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Back Row-Left to Right- Doug Davies, Harry Bastaple, Graham Warren & Ron Mountford
Front Row- Eric Boothroyd, Alan Hunt (Captain) & Jim Tolley

The third venue was on the south side of the city at Hall Green Greyhound stadium. The track opened in 1928 and ran both open meetings and raced in the Southern League during the 1929 and 1930 season. The loss of their grandstand to fire in 1930 was a bitter blow to the promoters - a carelessly discarded cigarette end was believed to be the cause. Racing finished at the track until 1934 when they re-commenced league racing but it ended abruptly at the end of the season due to a poor year financially for the club. For the 1937/38 season Hall Green became known as the Birmingham Bulldogs and a new rider by the name of Phil 'Tiger' Hart emerged onto the scene. He had seen some success riding in Australia where he had emigrated to and now he was back to try his hand at British speedway racing and showed what a success he was in the colours of the Bulldogs.

After the war it was the Alexander Stadium that re-started a speedway programme for the 1946 season. Birmingham entered the Northern League for that year but the club suffered two fatalities when two of their riders - Hugh Watkinson and Canadian Charlie Appleby died in separate incidents on track. Tiger Hart was also back for more action and it wasn't long before he had made captain of the Brummies squad. For the 1947 season Birmingham moved into the renamed National League Division 2 where they raced for the next two years. There were now three divisions in the booming sport. Unfortunately for 'Tiger' his success was cut short when he was forced into retirement due to an ankle injury and then a broken leg ending his career. By 1948 the Brummies were desperately looking for a new star to partner their other top rider Stan Dell. The promoter Les Marshall trialled a young Aussie by the name of Graham Warren for his 3rd Division Cradley Heath side. A paid maxium and track record in his one and only outing for Cradley Heath caught Marshall's eye and 'the blonde bombshell', as he was known, was packed off to 2nd Division Birmingham where he quickly became a sensation. The Aussie always scored well, and helped the team to some notable success during 1948 such as winning the Division 2 Knockout Cup and helped the team to finish second and gain promotion to National League Division 1 for 1949. And in only his first season in the top flight Warren achieved the second highest scoring average edged out by Jack Parker.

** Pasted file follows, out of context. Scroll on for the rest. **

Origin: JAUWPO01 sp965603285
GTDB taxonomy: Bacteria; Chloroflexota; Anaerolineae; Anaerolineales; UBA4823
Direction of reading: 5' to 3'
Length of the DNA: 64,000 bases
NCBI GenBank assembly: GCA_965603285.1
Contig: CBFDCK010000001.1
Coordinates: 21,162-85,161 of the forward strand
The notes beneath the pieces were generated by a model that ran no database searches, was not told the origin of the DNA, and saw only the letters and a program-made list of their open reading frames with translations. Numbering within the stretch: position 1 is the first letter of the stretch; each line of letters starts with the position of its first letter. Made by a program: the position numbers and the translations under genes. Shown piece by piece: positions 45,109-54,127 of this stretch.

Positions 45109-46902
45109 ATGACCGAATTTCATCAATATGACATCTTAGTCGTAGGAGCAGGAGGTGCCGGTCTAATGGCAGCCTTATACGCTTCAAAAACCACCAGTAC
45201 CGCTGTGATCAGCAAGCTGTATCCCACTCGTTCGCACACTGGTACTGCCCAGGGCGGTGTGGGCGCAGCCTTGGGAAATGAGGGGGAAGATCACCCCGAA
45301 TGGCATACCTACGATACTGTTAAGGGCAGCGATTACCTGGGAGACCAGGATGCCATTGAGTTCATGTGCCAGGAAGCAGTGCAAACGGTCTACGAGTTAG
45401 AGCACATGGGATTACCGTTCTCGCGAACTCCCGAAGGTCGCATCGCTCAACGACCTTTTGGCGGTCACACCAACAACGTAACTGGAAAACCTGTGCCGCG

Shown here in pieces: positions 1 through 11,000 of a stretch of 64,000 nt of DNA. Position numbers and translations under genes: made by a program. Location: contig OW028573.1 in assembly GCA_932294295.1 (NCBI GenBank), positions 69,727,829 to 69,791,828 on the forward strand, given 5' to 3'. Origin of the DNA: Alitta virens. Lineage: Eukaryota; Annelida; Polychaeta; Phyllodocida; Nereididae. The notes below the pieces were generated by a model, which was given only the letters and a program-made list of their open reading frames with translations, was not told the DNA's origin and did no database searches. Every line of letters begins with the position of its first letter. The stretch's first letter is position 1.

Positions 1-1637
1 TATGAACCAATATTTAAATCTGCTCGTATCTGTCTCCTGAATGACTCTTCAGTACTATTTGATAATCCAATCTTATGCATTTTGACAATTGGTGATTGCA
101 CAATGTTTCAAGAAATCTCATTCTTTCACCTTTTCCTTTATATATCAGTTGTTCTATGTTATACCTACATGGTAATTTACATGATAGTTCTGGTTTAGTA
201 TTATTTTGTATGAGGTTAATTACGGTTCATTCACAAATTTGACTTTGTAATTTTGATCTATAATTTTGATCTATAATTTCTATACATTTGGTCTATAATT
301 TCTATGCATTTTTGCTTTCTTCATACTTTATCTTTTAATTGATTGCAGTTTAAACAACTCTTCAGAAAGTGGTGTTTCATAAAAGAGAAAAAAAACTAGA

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Guy Allott was drafted in for the 1957 season, from Odsal

The next few seasons for Brummies were a struggle as the team try to acquit itself to top flight racing and by 1951 promoter Les Marshall sold his interest in Cradley Heath Speedway. He bought with him Eric Boothroyd and Alan Hunt which was just the lift the side needed to support the out of sorts Warren who had fractured his skull earlier in the season whilst racing in New Zealand. Hunt was already an established star at Cradley. A determined gritty rider, he was the lift the Brummies needed to take them to second place in the Division 1 Championship for 1952.